I had my gall bladder removed 4 years ago and within months started to have IBS symptoms which were treated based on those symptoms. However, about 6 months ago (around Feb-08) I started to experience a constant painful pressure on my right side just beneath my ribs. I went to the dr. over and over until she finally sent me to a GI specialist who also treated me for IBS…HOWEVER…less than one month ago I started to experience severe back pain which we all assumed was from a severe kidney infection.
Then when bilirubin started spilling into my urine (often makes your urine look tea colored if heavily saturated and when it’s not remarkable you always…no matter how hydrated you are have a decidedly yellow hue to your urine) and I’d shown signs of jaundice I was immediately hospitalized. I had 2 CT scans, one Doppler Ultrasound and was released 3 days later after, without any medical intervention other than an HUGE amount of IV fluids and powerful antibiotics for the kidney infection, my LFT (Liver Function Test) numbers started to fall. They did find a kidney stone but it was still intact and they knew that it wasn’t causing the liver issue. They wondered if it was it hepatitis…no. Or is it an autoimmune disorder of the liver…no.
So, I had an MRCP (Magnetic Resonance Cholangiopancreatography) basically an MRI of the digestive tract a week ago and lo and behold…they found what they believe is the culprit…a cyst on my pancreas. I am scheduled to have an EUS (Endoscopic Ultrasound) with a fine needle aspiration/biopsy in 5 days.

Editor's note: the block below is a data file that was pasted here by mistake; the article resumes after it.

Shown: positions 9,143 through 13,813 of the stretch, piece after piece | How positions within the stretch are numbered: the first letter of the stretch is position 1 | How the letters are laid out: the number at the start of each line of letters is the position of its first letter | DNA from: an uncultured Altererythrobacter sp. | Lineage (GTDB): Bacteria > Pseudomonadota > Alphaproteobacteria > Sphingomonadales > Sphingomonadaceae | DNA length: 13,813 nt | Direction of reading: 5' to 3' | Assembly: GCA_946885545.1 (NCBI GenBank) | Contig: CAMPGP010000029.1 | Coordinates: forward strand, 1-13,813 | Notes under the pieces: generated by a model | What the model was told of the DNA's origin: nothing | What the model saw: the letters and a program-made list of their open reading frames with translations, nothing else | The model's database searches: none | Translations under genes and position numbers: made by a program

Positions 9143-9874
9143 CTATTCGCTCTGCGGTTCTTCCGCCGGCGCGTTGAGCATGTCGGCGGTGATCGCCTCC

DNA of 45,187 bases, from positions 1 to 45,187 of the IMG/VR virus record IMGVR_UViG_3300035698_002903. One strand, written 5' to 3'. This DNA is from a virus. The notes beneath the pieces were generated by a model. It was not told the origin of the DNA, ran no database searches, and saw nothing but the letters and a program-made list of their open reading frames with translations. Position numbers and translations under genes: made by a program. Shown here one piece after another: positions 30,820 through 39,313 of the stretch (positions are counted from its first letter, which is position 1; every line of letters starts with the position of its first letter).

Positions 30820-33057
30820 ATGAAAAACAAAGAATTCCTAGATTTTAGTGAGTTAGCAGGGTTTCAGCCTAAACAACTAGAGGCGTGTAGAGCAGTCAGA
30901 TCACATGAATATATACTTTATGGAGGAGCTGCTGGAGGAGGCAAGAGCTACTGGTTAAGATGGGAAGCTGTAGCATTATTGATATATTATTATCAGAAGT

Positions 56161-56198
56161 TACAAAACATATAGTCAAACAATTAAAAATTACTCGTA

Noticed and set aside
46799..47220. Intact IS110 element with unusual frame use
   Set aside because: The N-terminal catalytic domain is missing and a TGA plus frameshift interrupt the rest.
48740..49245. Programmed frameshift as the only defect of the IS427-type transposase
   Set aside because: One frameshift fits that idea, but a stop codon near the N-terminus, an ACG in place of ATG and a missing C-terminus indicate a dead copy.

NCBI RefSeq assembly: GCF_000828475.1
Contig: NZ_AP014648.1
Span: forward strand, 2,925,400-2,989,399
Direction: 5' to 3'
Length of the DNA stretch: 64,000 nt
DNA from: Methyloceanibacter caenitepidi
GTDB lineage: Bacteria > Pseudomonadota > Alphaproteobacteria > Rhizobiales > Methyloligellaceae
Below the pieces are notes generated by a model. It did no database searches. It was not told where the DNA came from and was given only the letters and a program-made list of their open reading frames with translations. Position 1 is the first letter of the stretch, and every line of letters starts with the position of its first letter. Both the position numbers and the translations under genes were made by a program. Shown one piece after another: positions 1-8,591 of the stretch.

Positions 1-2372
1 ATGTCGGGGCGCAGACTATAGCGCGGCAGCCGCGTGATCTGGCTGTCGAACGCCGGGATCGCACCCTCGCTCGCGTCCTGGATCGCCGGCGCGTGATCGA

The odds are more than likely that it is something that can treated but I’m so glad to know that they are SO close to a real answer because I was tired of them looking at me like I was nuts (but when the liver started acting screwy the doctors got a bit more on the ‘I don’t think it’s in her head’ train!).
For women, pseudocysts (which do not fit the definition of a true cyst…sac-like growth that is not normal within the tissue where it is located and is often fluid filled) are the most common cause and not actual cysts. Though the ’cause’ of these cysts are typically not really known, they often cause chronic pancreatitis, liver function disorders, and more often than not, people with them are more likely to develop Type I diabetes.
Sometimes they (cysts and pseudocysts) can be aspirated but they may need to be surgically removed. And for women the odds of it being cancerous are MUCH lower than for men (especially those in their 50’s and 60’s…Patrick Swayze immediately comes to mind).
I don’t know if I’ve helped put your mind at ease any or have caused you to be more worried but when I read your posting as well as the postings of many others, I felt as though our symptoms were so similar that I simply had to let you know what I know (or almost know) because when you don’t feel good it effects everything and everyone you encounter. It’s an odd little society we all belong to and the more information there is…the better. At least that’s my motto. ”